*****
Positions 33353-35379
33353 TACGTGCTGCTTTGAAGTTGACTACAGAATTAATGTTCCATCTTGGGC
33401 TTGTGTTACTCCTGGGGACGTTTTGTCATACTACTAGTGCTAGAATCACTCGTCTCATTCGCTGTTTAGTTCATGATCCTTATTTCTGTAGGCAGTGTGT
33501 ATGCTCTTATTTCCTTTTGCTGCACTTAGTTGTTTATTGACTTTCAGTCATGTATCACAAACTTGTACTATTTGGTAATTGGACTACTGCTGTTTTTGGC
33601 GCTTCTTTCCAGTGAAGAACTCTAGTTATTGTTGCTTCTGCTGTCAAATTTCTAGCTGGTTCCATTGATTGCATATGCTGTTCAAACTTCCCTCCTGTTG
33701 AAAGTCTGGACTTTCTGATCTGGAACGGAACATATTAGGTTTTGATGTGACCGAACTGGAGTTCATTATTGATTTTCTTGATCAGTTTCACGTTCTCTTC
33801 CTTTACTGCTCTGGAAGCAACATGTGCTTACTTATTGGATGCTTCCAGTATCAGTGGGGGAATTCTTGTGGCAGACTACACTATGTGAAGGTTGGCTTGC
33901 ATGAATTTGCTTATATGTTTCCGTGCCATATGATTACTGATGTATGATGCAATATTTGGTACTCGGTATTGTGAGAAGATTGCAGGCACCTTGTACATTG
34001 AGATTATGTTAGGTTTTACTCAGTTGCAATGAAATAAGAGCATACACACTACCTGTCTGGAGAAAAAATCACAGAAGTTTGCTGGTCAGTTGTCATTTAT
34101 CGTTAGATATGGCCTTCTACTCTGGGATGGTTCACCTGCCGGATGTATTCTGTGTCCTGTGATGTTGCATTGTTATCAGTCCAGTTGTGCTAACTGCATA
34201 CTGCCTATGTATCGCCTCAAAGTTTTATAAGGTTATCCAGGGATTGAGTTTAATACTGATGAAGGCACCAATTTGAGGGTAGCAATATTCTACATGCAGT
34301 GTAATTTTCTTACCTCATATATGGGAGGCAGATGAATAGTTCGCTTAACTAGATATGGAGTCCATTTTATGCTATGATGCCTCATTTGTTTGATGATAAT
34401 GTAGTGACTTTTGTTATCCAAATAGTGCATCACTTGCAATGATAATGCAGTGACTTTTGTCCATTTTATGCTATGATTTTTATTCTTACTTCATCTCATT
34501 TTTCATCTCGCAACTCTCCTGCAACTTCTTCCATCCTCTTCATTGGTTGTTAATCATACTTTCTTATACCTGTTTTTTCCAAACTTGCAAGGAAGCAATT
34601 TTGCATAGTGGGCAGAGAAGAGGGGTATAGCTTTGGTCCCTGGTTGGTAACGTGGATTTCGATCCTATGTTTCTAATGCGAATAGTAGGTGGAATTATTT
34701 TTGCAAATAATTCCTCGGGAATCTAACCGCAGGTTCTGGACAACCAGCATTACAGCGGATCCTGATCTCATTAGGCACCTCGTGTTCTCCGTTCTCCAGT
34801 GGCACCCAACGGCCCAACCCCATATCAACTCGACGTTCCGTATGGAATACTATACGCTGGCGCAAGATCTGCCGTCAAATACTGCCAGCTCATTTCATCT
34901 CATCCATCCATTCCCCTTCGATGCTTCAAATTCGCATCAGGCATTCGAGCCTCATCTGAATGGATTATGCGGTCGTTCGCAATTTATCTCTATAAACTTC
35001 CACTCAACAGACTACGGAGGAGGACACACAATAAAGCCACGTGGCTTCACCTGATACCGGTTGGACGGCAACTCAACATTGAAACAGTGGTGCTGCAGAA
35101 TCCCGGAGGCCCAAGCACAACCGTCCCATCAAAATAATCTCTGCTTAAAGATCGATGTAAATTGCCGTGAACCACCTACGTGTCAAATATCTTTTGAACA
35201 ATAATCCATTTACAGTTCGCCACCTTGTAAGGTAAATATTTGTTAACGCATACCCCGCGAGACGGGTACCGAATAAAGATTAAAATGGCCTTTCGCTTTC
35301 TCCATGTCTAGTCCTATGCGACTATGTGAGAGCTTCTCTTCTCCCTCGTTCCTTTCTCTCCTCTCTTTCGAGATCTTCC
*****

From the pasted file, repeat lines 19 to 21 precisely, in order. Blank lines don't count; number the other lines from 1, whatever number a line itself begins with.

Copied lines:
35001 CACTCAACAGACTACGGAGGAGGACACACAATAAAGCCACGTGGCTTCACCTGATACCGGTTGGACGGCAACTCAACATTGAAACAGTGGTGCTGCAGAA
35101 TCCCGGAGGCCCAAGCACAACCGTCCCATCAAAATAATCTCTGCTTAAAGATCGATGTAAATTGCCGTGAACCACCTACGTGTCAAATATCTTTTGAACA
35201 ATAATCCATTTACAGTTCGCCACCTTGTAAGGTAAATATTTGTTAACGCATACCCCGCGAGACGGGTACCGAATAAAGATTAAAATGGCCTTTCGCTTTC